One version looks like this:
We look pretty good … almost as good as … say … North Dakota
But, there’s a statistical problem with this sort of thing. What’s worse is that this problem has been known for a long time (I first heard of it in 1989 shortly after Places Rated Almanac started being published) and the legacy media does not take measures to fix it.
It’s similar to the easily avoidable problem in regression analysis: you need more observations than you have right hand side variables (more rows than columns in your spreadsheet). In the case of a map like this, you need more ranking variables than you do things ranked (the districts). This site uses 20 ranking variables: not enough to even rank the states appropriately.
So, what’s the problem? It’s not that you can’t do the ranking — obviously, you can. It’s that there is not a best ranking that is unique. Every ranking uses weights to add the variables together. So, this may be a pretty good ranking (based on its weights). But … there are other just as good rankings that will come out differently (because they have different weights). It also might be a pretty bad ranking, but you can’t tell that either. And there is no criteria to establish the best set of weights if you have less “rows than columns”.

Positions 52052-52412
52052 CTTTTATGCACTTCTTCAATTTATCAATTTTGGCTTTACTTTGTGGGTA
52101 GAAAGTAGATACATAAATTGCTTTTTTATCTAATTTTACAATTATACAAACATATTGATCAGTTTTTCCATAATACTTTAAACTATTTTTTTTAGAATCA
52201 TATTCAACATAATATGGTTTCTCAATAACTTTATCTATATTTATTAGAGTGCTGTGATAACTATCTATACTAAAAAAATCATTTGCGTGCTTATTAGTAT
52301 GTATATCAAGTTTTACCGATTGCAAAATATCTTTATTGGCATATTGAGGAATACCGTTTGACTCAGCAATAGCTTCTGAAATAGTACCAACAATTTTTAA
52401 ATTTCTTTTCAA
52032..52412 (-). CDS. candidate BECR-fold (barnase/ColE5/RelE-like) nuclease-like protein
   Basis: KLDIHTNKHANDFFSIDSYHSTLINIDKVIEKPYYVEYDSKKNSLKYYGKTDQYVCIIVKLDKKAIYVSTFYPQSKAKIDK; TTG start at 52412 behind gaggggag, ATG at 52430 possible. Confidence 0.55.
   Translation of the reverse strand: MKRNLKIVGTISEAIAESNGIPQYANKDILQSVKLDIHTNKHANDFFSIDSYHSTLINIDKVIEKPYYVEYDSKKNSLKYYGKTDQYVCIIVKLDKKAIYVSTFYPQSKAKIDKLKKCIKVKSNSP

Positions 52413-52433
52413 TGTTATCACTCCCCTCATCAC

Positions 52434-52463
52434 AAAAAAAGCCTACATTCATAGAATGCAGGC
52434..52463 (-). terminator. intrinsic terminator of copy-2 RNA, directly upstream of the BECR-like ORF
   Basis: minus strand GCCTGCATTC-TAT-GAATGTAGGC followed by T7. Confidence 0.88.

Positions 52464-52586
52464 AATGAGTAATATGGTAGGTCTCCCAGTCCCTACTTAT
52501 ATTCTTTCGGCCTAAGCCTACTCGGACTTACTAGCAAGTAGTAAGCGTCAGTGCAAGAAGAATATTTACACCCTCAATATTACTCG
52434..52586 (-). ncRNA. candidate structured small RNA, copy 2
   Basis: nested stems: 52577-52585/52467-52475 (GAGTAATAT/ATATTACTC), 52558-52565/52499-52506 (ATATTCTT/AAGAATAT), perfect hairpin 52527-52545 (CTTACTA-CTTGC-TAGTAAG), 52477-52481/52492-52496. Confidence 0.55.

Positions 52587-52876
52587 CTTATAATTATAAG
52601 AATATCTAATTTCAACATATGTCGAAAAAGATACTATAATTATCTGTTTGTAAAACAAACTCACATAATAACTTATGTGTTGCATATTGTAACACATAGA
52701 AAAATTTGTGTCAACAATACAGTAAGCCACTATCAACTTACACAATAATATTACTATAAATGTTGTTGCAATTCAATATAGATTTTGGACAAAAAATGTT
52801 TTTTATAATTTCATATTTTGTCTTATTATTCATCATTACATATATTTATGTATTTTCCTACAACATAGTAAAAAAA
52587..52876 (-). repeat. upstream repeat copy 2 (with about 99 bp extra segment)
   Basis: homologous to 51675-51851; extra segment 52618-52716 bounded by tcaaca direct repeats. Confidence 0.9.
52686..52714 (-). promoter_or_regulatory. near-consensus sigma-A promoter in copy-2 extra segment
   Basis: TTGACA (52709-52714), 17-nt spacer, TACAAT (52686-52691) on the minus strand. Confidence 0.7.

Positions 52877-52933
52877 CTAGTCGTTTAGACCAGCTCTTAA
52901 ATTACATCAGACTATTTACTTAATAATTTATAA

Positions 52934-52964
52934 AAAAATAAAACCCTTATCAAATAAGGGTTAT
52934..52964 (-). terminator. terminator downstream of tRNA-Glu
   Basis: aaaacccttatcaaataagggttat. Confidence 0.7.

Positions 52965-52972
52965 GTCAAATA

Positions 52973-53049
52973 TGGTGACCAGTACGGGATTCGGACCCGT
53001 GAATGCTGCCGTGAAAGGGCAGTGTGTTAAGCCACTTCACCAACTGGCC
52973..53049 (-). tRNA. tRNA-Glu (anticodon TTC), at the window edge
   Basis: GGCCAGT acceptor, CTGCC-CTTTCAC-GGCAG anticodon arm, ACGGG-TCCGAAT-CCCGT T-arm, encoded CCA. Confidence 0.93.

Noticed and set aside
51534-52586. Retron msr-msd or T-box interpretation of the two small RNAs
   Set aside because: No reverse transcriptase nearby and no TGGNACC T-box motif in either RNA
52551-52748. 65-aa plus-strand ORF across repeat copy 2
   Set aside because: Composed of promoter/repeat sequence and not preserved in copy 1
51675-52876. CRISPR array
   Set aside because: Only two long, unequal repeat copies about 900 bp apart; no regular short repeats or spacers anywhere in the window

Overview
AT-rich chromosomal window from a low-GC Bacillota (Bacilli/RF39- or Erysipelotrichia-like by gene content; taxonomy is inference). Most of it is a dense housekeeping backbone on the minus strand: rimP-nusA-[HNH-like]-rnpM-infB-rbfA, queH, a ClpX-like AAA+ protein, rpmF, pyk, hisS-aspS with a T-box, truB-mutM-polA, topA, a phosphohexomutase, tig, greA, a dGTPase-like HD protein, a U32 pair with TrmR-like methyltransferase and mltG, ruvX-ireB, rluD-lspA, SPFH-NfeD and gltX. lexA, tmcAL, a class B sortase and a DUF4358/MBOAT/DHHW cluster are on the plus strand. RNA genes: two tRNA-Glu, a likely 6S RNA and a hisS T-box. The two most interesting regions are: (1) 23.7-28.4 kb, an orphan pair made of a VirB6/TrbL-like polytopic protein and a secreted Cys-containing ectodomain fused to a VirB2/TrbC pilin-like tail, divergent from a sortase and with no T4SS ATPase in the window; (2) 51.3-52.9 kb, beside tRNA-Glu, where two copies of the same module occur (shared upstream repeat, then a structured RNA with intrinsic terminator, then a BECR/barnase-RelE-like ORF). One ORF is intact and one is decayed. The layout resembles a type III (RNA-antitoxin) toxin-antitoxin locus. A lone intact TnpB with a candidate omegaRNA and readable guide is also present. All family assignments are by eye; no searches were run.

All of this does not make this sort of chloropleth useless. It does mean that every time you examine one of these you need to play with it a bit and make sure that it behaves in a way that you find sensible.